Prairie Home Compañero
After our obligatory stops in the northern coast's two major cities, San Sebastain and Bilbao, Duncan and I decided to rent a car and head west into Cantabria and Asturias, regions known for small towns, beautiful coastlines, cider, rain, and the lushest of greens abound. We'd conceived of this drive with the utmost of optimism, hoping to simply get off at the right exit onto a small road that would lead us straight through the quaint, idyllic towns that we may have very well made up.
This was for the most part foolishness, but we made a good go at it, and this part of the country made driving an absolute pleasure. We stopped briefily in Santillana del Mar, a would-be cute little medieval town, but because of the sickening number of tourist shops selling absolute shit, we decided not to hang around after our tour of the church.
We moved on to spend the night in Comillas, which had the right look to it but felt a bit dead. It was too late to move on, so we found a room above a bar, and went out for a pre-dinner drink. The bar was pretty much empty, except for a couple of older respectable guys who had come in just before us for a glass of wine or two each, which they promptly downed in about ten minutes before moving on. As soon as they'd gotten their drinks, the bartender asked them something I couldn't hear, and soon after produced a plate of about 15 small baguette slices topped with shrimp smothered in what looked like a mayonnaise sauce. After eating a couple each, the guys looked at us and slid the plate over. We accepted, slid the late back after taking one each, and I thanked them repeatedly, thinking they had ordered food for themselves and were sharing. They sort of laughed in a friendly way as if the thanks were not necessary. 'It's just to snack on,' they said, 'it's for anyone, have as much as you want.' My puzzlement deepened when the bartender slid another full plate of the things in front of us and carried dirty glasses into the back without a word. My first thought was, 'Never leave this place.' I mean, peanuts are one thing, but a free plate full of shrimp appetizers is, I mean, that's just something else. We of course chose to ignore that in eating the whole plate we might has well have been chugging from full jar of Hellman's.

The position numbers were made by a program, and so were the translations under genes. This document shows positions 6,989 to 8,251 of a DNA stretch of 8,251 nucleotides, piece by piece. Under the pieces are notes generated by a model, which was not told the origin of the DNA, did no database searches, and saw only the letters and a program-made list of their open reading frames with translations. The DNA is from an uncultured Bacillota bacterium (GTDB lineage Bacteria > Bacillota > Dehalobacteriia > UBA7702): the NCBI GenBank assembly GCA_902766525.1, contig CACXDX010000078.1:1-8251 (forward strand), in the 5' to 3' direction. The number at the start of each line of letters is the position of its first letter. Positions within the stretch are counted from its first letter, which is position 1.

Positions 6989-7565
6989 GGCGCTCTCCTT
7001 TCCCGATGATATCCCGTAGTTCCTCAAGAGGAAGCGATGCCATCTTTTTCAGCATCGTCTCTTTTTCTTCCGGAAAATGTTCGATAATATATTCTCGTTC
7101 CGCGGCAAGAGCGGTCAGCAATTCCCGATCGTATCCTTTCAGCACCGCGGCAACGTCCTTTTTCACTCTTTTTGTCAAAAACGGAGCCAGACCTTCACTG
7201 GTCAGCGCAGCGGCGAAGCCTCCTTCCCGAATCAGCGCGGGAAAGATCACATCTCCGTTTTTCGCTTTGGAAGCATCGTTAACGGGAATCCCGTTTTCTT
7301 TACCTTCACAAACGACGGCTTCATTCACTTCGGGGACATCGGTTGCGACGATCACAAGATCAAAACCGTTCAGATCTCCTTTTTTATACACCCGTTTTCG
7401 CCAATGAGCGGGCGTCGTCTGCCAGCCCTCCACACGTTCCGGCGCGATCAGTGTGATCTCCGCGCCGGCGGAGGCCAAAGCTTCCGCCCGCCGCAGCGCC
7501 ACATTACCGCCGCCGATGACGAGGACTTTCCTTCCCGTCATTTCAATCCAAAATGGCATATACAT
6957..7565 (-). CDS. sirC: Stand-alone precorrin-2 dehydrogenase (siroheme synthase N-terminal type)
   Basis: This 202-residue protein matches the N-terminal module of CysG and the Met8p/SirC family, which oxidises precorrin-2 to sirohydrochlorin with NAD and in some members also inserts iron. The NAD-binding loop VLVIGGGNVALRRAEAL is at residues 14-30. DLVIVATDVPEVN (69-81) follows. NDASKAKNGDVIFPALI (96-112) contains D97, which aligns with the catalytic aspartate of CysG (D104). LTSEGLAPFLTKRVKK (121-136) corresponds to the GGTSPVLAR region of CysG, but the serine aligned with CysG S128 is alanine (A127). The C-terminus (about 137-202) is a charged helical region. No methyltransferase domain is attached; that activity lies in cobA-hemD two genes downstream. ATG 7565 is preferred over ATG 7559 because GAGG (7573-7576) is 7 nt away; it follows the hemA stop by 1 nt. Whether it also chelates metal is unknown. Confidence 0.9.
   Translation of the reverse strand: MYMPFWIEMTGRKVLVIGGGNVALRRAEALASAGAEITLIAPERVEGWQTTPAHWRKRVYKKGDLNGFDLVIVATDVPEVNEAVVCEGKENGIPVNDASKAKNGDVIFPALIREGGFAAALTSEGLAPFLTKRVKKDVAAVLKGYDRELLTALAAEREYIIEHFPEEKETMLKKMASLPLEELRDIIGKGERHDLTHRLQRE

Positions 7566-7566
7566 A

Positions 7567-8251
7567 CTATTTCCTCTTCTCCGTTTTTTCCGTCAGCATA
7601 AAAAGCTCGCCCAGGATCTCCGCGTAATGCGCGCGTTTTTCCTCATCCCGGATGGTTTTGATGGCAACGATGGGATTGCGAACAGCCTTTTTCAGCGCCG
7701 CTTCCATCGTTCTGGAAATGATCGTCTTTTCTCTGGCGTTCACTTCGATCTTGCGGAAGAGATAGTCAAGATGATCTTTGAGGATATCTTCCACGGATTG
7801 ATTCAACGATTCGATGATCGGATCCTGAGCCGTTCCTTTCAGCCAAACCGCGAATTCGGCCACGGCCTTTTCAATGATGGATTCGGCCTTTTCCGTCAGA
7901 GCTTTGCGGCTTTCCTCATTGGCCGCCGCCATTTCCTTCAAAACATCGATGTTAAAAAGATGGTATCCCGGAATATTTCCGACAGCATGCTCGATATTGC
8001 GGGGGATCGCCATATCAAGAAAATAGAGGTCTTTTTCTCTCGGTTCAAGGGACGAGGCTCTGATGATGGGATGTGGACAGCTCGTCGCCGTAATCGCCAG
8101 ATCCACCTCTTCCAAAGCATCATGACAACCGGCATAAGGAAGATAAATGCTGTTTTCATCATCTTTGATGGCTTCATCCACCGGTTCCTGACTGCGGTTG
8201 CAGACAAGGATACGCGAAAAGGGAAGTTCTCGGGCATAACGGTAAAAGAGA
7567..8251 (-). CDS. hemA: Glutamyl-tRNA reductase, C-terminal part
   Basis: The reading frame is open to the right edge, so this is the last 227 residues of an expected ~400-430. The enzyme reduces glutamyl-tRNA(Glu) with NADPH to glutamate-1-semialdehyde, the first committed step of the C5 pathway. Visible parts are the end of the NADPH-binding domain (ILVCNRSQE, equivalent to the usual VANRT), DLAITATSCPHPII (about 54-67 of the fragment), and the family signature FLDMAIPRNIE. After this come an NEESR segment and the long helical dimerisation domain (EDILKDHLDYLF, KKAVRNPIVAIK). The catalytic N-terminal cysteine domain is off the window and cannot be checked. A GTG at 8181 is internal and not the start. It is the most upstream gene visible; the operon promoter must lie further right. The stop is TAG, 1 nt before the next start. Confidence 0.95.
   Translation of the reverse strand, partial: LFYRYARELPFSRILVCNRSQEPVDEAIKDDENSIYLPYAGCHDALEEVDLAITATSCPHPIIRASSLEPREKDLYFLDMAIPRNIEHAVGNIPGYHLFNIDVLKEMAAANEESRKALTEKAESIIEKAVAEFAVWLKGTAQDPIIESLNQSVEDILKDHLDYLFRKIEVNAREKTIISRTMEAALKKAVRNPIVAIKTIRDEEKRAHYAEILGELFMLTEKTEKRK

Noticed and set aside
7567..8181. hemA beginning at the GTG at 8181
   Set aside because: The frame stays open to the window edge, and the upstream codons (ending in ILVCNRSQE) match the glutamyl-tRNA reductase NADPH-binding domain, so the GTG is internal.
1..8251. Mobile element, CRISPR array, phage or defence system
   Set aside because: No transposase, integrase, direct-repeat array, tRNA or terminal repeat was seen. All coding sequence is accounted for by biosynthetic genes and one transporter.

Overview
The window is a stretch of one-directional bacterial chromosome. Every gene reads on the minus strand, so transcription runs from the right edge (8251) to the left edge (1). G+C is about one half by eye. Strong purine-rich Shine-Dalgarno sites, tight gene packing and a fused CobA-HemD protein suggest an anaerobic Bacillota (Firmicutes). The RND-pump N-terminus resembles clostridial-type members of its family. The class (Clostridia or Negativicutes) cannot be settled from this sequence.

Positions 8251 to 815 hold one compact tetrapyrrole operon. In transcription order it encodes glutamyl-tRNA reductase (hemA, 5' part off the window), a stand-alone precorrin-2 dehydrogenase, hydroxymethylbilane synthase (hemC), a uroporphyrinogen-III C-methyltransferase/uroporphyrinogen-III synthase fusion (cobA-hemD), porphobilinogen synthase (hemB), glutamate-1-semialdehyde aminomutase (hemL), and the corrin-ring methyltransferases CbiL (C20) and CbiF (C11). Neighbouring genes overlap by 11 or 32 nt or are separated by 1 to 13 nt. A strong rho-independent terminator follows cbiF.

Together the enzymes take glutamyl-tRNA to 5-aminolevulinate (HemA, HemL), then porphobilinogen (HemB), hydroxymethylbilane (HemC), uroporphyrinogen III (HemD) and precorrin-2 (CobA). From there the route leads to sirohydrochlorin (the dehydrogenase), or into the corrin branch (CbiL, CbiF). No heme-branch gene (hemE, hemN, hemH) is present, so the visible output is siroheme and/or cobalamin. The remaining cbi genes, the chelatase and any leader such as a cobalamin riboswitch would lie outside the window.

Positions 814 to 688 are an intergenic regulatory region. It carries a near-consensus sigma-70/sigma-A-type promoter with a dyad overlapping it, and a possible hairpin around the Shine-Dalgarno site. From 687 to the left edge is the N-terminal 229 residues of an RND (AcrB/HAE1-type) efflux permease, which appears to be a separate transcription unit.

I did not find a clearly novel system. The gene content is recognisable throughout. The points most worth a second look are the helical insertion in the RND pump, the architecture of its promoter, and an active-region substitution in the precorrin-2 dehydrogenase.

The next day in Comillas we visited a small house turned fancy restaurant called Capricho de Gaudi, built by that most famous of modernistas, of whom I knew nothing about at the time, in 1885. It was as weird as it was cool, and unfortunately this picture doesn't do justice to the colors.
From there we took a drive up to the Universidad Pontificia, which was designed by another modernista, and has become a complete waste of stunning architecture and surroundings.
We then took a tour (with what looked to be the Cantabrian Geriatric Society on their weekly outing) of the Marques de Comillas' house, a bewildering Gothic...thing.
Turns out the Marques was not exactly entitled to his...er...title- he was born poor, went to Cuba and married some rich guy's daughter, then multiplied his fortune and came back and called himself the Marques de Comillas. Which really inspired my lifelong dreams of one day proclaiming myself a noble. Marques is a good one, but I think I'd prefer Baron, perhaps Viscount if I'm really feeling saucy.
Before leaving Comillas we purchased several blocks of fresh cheese from a small market in the town's square, and after tasting every one of the cow's, sheep's, and goat's milk cheeses the guy had to offer. Two huge baguettes and a few bananas in the bag, and we had lunch to go. On our way west, we got off the road and headed along a winding road that led, well, up.